Visible to the public Biblio

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Netalkar, P. P., Maheshwari, S., Raychaudhuri, D..  2020.  Evaluation of Network Assisted Handoffs in Heterogeneous Networks. 2020 29th International Conference on Computer Communications and Networks (ICCCN). :1—9.

This paper describes a novel distributed mobility management (DMM) scheme for the "named-object" information centric network (ICN) architecture in which the routers forward data based on unique identifiers which are dynamically mapped to the current network addresses of a device. The work proposes and evaluates two specific handover schemes namely, hard handoff with rebinding and soft handoff with multihoming intended to provide seamless data transfer with improved throughput during handovers. The evaluation of the proposed handover schemes using system simulation along with proof-of-concept implementation in ORBIT testbed is described. The proposed handoff and scheduling throughput gains are 12.5% and 44% respectively over multiple interfaces when compared to traditional IP network with equal share split scheme. The handover performance with respect to RTT and throughput demonstrate the benefits of clean slate network architecture for beyond 5G networks.

Bronzino, F., Raychaudhuri, D., Seskar, I..  2016.  Demonstrating Context-Aware Services in the Mobility First Future Internet Architecture. 2016 28th International Teletraffic Congress (ITC 28). 01:201–204.

As the amount of mobile devices populating the Internet keeps growing at tremendous pace, context-aware services have gained a lot of traction thanks to the wide set of potential use cases they can be applied to. Environmental sensing applications, emergency services, and location-aware messaging are just a few examples of applications that are expected to increase in popularity in the next few years. The MobilityFirst future Internet architecture, a clean-slate Internet architecture design, provides the necessary abstractions for creating and managing context-aware services. Starting from these abstractions we design a context services framework, which is based on a set of three fundamental mechanisms: an easy way to specify context based on human understandable techniques, i.e. use of names, an architecture supported management mechanism that allows both to conveniently deploy the service and efficiently provide management capabilities, and a native delivery system that reduces the tax on the network components and on the overhead cost of deploying such applications. In this paper, we present an emergency alert system for vehicles assisting first responders that exploits users location awareness to support quick and reliable alert messages for interested vehicles. By deploying a demo of the system on a nationwide testbed, we aim to provide better understanding of the dynamics involved in our designed framework.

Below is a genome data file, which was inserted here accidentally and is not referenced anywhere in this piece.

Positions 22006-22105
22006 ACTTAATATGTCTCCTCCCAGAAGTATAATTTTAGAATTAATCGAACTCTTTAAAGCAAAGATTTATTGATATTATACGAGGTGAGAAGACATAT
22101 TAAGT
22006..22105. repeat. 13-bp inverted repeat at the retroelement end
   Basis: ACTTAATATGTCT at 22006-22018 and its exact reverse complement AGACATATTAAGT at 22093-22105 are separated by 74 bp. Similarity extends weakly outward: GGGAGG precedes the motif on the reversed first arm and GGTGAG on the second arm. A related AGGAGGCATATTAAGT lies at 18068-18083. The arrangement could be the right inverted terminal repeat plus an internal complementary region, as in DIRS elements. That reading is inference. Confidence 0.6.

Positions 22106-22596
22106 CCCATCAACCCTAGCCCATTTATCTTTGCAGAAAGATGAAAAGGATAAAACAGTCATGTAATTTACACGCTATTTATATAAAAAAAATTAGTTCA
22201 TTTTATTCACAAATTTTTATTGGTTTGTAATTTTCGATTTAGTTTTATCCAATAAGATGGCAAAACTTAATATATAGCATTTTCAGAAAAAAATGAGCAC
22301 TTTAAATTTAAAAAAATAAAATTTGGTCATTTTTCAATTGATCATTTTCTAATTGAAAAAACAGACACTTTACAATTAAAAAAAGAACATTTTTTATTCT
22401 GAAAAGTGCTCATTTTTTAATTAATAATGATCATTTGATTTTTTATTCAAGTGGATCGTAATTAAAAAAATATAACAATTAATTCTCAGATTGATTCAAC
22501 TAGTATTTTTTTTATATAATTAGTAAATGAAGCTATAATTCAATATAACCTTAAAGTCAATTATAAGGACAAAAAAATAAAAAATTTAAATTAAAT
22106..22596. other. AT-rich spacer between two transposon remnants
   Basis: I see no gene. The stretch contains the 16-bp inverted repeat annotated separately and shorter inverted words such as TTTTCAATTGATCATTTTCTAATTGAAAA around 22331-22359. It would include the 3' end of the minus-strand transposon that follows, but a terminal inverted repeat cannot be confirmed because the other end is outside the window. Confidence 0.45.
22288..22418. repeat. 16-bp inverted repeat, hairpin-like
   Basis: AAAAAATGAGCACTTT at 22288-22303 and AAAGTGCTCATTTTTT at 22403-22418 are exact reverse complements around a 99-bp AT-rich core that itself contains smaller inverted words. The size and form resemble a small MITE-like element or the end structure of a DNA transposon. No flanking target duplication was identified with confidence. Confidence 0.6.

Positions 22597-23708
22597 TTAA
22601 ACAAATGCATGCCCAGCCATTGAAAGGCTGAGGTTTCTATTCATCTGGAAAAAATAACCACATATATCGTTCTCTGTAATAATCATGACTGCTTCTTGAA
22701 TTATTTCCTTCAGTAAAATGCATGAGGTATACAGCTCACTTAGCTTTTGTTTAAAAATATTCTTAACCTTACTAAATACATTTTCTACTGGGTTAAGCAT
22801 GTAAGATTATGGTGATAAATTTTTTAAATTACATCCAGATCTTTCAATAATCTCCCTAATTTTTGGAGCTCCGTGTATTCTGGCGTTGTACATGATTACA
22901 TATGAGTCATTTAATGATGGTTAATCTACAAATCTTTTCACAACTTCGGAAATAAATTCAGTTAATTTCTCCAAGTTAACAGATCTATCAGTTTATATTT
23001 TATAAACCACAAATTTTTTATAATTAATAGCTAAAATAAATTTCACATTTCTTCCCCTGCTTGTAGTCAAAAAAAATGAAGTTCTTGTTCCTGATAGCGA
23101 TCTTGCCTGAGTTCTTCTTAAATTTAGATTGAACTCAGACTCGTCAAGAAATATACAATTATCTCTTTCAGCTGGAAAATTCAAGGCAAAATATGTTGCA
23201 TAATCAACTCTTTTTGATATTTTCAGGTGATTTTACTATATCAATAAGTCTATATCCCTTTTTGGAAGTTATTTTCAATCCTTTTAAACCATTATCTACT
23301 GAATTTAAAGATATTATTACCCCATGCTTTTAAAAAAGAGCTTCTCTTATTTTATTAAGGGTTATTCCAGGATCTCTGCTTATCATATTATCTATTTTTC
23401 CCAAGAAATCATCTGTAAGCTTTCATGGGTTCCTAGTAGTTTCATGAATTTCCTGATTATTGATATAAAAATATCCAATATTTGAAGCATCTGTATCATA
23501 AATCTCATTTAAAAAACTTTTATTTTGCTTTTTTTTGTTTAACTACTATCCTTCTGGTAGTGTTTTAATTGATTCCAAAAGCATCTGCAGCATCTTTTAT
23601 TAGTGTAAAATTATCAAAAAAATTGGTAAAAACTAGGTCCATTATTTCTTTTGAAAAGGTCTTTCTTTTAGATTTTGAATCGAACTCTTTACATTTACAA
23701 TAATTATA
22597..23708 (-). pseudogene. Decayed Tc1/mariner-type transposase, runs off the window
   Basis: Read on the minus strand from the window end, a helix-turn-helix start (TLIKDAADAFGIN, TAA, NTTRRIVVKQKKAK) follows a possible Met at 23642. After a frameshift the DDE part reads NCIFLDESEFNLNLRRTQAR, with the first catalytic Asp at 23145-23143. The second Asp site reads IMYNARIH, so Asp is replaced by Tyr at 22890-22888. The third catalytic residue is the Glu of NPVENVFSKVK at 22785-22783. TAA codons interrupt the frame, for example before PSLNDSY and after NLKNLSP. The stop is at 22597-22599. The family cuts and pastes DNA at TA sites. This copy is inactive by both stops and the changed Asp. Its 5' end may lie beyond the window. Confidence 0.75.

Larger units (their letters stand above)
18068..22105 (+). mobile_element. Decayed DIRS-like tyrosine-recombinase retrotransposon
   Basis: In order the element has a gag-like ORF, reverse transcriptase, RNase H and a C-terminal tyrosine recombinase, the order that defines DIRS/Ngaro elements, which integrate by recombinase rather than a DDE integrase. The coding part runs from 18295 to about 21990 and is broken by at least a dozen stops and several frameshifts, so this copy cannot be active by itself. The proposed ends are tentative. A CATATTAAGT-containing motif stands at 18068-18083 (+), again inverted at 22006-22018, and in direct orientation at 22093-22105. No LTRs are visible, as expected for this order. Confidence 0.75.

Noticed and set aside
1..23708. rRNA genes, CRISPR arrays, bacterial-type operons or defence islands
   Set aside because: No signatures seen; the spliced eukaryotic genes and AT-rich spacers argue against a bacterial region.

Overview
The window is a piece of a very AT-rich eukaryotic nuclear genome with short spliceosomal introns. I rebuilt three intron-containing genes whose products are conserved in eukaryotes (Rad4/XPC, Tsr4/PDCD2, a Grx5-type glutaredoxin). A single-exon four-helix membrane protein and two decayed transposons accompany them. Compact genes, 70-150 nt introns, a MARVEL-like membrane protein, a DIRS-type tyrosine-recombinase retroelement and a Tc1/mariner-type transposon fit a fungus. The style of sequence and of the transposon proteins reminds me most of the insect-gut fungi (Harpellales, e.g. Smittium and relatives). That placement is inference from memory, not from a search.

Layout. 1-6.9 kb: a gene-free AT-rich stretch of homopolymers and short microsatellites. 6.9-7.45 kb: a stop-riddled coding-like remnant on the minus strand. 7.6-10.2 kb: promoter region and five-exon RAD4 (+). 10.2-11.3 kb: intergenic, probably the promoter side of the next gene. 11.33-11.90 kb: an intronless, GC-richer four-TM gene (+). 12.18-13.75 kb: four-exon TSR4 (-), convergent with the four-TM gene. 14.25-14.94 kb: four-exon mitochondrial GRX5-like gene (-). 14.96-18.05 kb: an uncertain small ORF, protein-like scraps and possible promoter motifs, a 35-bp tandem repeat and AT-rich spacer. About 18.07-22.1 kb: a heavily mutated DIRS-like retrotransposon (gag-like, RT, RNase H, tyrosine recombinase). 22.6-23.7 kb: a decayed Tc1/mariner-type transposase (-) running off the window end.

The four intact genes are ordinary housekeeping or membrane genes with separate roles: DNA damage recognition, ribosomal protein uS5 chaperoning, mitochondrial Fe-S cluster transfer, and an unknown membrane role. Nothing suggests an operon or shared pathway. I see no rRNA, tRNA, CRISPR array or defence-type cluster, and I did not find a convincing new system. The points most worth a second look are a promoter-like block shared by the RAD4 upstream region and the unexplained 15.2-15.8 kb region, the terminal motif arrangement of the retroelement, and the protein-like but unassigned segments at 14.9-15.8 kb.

Bronzino, F., Chao Han, Yang Chen, Nagaraja, K., Xiaowei Yang, Seskar, I., Raychaudhuri, D..  2014.  In-Network Compute Extensions for Rate-Adaptive Content Delivery in Mobile Networks. Network Protocols (ICNP), 2014 IEEE 22nd International Conference on. :511-517.

Traffic from mobile wireless networks has been growing at a fast pace in recent years and is expected to surpass wired traffic very soon. Service providers face significant challenges at such scales including providing seamless mobility, efficient data delivery, security, and provisioning capacity at the wireless edge. In the Mobility First project, we have been exploring clean slate enhancements to the network protocols that can inherently provide support for at-scale mobility and trustworthiness in the Internet. An extensible data plane using pluggable compute-layer services is a key component of this architecture. We believe these extensions can be used to implement in-network services to enhance mobile end-user experience by either off-loading work and/or traffic from mobile devices, or by enabling en-route service-adaptation through context-awareness (e.g., Knowing contemporary access bandwidth). In this work we present details of the architectural support for in-network services within Mobility First, and propose protocol and service-API extensions to flexibly address these pluggable services from end-points. As a demonstrative example, we implement an in network service that does rate adaptation when delivering video streams to mobile devices that experience variable connection quality. We present details of our deployment and evaluation of the non-IP protocols along with compute-layer extensions on the GENI test bed, where we used a set of programmable nodes across 7 distributed sites to configure a Mobility First network with hosts, routers, and in-network compute services.